WASHINGTON - Mergers among banks are not driving customers out the door, Federal Reserve economist Stephen A. Rhoades told a recent Consumer Federation of America conference.

"Consumers, and I include myself in this group, are not very price- sensitive in terms of banking services," Mr. Rhoades said. "The same people who drive 20 miles to save a couple of bucks on a pair of blue jeans put a greater emphasis on convenience than price when they're shopping for banks."

Mr. Rhoades, the Fed's assistant director of research studies, said a number of studies have concluded the industry has not been much changed by the 6,800 bank mergers that took place between 1980 and 1994.

Bank efficiency and customer service ratings have held steady, while bank employment levels have barely changed, he said. Competition has held fees in check and banks have even added branches, he said.

But Ken McEldowney, executive director of Community Action, said he's seen first-hand that bank mergers inevitably lead to branch closings and staff reductions that hurt consumers.

"I think that bank mergers have great benefits - for the holders of bank stocks and the companies that arrange the mergers," he said. "Other than that, I have really seen nothing but downsides."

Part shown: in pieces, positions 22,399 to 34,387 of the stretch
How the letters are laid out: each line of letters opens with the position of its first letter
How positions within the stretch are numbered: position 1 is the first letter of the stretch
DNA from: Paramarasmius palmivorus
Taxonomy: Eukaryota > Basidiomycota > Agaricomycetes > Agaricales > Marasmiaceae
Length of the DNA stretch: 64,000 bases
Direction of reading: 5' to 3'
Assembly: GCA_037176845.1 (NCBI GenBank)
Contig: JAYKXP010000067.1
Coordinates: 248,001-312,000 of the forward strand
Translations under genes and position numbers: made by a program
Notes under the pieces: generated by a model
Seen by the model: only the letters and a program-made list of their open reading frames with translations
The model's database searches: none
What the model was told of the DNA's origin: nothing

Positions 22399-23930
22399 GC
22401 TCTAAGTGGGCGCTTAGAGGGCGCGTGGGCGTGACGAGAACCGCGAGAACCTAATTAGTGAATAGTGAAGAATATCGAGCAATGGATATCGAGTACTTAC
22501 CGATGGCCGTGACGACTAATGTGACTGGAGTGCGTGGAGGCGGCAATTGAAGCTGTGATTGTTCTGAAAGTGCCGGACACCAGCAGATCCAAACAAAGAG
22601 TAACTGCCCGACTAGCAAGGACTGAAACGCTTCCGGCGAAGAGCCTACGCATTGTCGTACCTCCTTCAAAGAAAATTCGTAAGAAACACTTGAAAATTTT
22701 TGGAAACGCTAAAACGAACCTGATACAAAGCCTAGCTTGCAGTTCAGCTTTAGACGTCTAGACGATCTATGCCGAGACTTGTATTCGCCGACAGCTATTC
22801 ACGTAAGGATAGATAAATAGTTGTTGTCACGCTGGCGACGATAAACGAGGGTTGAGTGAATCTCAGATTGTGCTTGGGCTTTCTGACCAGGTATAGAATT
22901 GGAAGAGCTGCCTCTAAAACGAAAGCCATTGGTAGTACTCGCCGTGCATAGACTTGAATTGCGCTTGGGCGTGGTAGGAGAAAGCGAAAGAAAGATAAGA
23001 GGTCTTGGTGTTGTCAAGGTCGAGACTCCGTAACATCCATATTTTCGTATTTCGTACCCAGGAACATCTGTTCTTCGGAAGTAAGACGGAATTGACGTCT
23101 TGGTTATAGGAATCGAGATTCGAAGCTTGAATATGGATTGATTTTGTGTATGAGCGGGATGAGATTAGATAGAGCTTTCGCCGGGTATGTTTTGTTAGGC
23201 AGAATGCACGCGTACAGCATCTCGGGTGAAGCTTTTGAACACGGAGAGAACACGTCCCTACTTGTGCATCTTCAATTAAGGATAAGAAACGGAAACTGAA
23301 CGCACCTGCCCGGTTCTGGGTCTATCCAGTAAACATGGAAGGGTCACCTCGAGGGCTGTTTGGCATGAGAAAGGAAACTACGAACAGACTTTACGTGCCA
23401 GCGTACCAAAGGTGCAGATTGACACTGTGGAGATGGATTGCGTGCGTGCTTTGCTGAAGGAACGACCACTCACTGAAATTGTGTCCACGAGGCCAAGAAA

Mr. McEldowney said the remaining banks are free to jack up fees because they have fewer competitors. "There always ends up being less competition if you have fewer players," Mr. McEldowney said.

Cynthia Glassman, a vice president at the bank consulting firm Furash & Co., said she thinks the marketplace will force banks to provide the services customers want, despite mergers.

"If banks didn't have competition, mergers might be a problem," Ms. Glassman said. "But they do have a lot of competition, not just from other banks, but from thrifts, credit unions, money market funds, insurance companies."

"If the banks don't continue to offer the products and services that their customers want, they'll lose their customers," she added.

Ms. Glassman believes that mergers may actually improve bank services. She says mergers increase efficiency, give small banks access to better technology and expand banks' service areas.

"Ultimately, in my view, bank mergers are good for customers," Ms. Glassman asserted.

Mr. Serb writes for Medill News Service.

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